• Carlos likes turning his foes into chickens, which eventually bites him in the ass when he does it to Juan/Tostada.
    • The Devil also decided that he prefers being a chicken than his normal form, even though he knows how to turn back (he's the one who teaches you).
  • Game Mod: User-created costumes are available for the PC versions of Gold and STCE from the Steam Workshop. A good number of them were even made by the game's developers.
  • The Ghost: El Presidente never actually appears in the game. Either he was absent when the events of the game went down or he was killed in the attack on his mansion.
  • Giant Mook: Los Gigantes, enormous skeletons whose Ground Pound attacks deal a lot of damage but they get tired easily and have their equally large heart exposed for all to see.
  • Godhood Seeker: At first, Calaca only wanted to get back at the Devil and reclaim his glory. By the time he has completed the ritual, though, he has shifted objectives to becoming god of the living and the dead.
  • Gratuitous Spanish: Por supuesto. The game is set in Mexico, inspired heavily by Mexican culture, and treats such a cultural identity with the utmost respect and reverence. As such, characters regularly pepper their dialogue with Spanish words, and some entities are referred to only in Spanish, such as El Trio De La Muerte and the pet Alebrije that X'tabay is watching over.
  • Grievous Harm with a Body: You can grab a weakened opponent and throw them in any direction that you wish, and they'll hit all other enemies along the way.
  • Guide Dang It!:
    • One of the Chac Mool gateways is located underneath Juan's house. In order to access the crawl space, you need to shift into the world of the dead at the very bottom of the house, but you wouldn't know this without a guide of some serious curiosity as there isn't the usual sparkle effect that denotes when a wall doesn't exist in the other world.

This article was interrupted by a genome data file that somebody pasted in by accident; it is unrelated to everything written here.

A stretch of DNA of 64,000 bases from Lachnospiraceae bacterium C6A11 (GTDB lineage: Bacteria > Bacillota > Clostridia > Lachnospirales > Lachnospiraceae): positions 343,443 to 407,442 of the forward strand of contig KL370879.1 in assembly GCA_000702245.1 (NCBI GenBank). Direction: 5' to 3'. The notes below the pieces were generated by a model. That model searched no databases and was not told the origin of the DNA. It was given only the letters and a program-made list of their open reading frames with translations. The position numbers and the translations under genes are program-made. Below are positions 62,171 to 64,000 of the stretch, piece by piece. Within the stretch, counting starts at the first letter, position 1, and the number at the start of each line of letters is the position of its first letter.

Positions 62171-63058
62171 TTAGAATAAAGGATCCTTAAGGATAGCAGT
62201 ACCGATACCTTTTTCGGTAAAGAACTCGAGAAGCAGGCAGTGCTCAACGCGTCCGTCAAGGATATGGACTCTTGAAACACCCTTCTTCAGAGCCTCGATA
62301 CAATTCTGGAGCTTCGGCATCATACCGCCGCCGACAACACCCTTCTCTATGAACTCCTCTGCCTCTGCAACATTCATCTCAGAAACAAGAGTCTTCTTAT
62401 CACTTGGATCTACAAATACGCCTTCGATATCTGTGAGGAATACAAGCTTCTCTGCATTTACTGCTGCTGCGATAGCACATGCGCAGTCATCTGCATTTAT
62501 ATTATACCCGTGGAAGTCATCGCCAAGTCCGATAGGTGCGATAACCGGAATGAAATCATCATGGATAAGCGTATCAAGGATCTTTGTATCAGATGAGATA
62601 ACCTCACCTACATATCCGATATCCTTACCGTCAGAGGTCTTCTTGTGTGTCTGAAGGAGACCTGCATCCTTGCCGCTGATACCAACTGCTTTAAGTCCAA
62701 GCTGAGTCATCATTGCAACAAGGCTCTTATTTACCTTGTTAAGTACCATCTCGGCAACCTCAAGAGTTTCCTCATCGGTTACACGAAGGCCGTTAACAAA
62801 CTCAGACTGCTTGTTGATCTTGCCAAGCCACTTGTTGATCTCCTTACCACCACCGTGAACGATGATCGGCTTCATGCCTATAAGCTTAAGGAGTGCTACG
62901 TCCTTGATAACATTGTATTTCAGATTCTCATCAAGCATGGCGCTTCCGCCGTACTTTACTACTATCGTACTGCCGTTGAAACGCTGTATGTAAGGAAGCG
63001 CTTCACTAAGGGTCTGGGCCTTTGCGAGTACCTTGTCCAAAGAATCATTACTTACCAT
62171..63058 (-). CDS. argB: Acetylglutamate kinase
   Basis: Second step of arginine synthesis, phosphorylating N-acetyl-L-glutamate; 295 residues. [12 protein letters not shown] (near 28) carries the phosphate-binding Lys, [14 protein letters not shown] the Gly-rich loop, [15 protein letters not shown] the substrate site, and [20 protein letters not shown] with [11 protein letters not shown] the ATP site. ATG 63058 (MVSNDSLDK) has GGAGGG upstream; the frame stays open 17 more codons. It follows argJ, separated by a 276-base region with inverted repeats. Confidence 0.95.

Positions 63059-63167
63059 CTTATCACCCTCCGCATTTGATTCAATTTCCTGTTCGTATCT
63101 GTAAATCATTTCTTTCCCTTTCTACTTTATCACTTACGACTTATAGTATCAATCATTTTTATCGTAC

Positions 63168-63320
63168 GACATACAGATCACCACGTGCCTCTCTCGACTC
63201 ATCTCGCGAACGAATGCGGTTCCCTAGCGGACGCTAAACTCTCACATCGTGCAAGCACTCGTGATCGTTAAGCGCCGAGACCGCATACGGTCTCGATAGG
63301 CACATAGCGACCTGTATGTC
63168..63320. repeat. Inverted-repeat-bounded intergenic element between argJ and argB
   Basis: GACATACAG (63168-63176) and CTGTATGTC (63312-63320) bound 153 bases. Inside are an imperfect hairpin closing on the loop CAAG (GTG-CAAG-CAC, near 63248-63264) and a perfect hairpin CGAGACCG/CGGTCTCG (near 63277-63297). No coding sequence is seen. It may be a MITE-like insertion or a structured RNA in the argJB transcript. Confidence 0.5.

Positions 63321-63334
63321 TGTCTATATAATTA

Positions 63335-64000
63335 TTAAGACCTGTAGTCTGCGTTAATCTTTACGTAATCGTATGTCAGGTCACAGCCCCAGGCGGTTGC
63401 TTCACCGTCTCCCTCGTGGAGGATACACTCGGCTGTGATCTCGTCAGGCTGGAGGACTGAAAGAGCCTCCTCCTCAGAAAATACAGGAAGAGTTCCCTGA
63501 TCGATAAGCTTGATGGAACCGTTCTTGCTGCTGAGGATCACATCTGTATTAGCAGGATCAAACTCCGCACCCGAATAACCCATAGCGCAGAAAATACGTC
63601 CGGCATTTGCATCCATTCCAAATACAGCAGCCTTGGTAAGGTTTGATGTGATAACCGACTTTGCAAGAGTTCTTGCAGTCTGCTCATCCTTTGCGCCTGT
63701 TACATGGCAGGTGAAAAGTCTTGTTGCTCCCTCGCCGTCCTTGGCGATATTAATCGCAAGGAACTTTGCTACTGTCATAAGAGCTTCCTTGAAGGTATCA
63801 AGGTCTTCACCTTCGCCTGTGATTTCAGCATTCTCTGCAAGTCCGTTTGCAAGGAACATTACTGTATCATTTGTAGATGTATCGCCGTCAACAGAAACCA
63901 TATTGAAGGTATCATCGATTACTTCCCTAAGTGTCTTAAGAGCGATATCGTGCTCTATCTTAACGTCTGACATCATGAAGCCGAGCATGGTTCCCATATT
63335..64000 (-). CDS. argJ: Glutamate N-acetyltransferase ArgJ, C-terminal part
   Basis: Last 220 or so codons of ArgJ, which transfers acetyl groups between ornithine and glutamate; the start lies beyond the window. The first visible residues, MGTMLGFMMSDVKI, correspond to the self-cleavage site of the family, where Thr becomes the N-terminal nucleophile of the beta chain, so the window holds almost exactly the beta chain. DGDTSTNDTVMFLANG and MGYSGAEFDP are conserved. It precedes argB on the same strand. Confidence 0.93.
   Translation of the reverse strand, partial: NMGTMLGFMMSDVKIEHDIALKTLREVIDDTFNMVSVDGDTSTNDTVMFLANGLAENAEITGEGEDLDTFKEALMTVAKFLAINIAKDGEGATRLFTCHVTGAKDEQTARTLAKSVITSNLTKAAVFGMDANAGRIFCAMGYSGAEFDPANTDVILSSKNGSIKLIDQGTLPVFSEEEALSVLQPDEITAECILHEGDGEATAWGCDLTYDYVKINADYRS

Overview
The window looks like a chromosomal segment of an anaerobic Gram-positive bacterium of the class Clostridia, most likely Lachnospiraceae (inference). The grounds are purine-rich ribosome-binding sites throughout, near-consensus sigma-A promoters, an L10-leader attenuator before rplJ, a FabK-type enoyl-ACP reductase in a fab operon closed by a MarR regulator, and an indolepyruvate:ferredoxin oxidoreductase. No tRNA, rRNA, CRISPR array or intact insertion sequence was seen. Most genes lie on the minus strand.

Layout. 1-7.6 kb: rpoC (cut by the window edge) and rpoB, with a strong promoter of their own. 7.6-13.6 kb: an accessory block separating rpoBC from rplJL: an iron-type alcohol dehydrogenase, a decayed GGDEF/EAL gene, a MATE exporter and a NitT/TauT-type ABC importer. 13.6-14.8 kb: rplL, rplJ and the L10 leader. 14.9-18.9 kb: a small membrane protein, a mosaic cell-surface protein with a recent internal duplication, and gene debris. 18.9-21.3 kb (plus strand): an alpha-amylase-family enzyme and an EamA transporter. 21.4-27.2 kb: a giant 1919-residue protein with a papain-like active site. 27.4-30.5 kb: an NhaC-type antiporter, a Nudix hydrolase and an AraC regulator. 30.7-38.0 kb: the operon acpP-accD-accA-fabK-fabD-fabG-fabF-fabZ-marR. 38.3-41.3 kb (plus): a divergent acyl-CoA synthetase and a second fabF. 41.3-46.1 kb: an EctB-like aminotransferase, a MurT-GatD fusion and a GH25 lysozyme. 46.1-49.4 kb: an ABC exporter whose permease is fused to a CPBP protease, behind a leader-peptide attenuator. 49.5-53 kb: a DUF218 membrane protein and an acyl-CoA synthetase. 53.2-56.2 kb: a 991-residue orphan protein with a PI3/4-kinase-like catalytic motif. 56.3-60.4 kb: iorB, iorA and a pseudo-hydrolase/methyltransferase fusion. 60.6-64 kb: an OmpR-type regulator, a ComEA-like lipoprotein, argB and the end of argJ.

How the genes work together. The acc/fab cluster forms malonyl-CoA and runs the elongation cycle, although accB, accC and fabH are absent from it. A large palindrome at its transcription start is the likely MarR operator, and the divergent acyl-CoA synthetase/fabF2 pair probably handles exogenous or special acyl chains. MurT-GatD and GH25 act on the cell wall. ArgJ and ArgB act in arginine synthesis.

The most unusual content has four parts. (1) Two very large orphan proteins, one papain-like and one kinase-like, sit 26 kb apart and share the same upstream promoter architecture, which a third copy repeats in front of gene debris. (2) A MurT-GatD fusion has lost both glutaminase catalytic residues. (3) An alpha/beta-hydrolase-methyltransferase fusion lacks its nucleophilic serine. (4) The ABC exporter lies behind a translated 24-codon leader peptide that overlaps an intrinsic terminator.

• The timed skull switch in the forest. It leads to one of the Chac Mool gateways, but to reach it in time you first have to figure out where the entrance to the path is (marked by a statue and a "not yet explored" smudge on the map), try and fail to open it, connect it to the skull switch, and finally realize that you can only get there fast enough by using Goat Fly on the hill the switch is under.
    • The chicken flight ability. Unlike every single other powerup in the game, you never get a fancy Item Get! screen or any explanation at all when unlocking it, instead just getting a nebulous "You feel lighter" message after getting enough pieces of the Mask. If you don't use your mighty chicken powers much you can go the rest of the game without knowing it's there.
  • Heart Container: For every three chunks of health or stamina upgrades you collect, the respective meter will increase.
  • He Is All Grown Up: Apparently, El Presidente's Daughter hasn't seen Juan in a while and is... impressed by what she sees.
  • Heel–Face Turn: The endings show that Jaguar Javier became one of Juan's friends after the events of the game. Of course, he never truly was on Calaca's side to begin with, he only worked for him because Calaca threatened to kill the Goat Hermit if he didn't.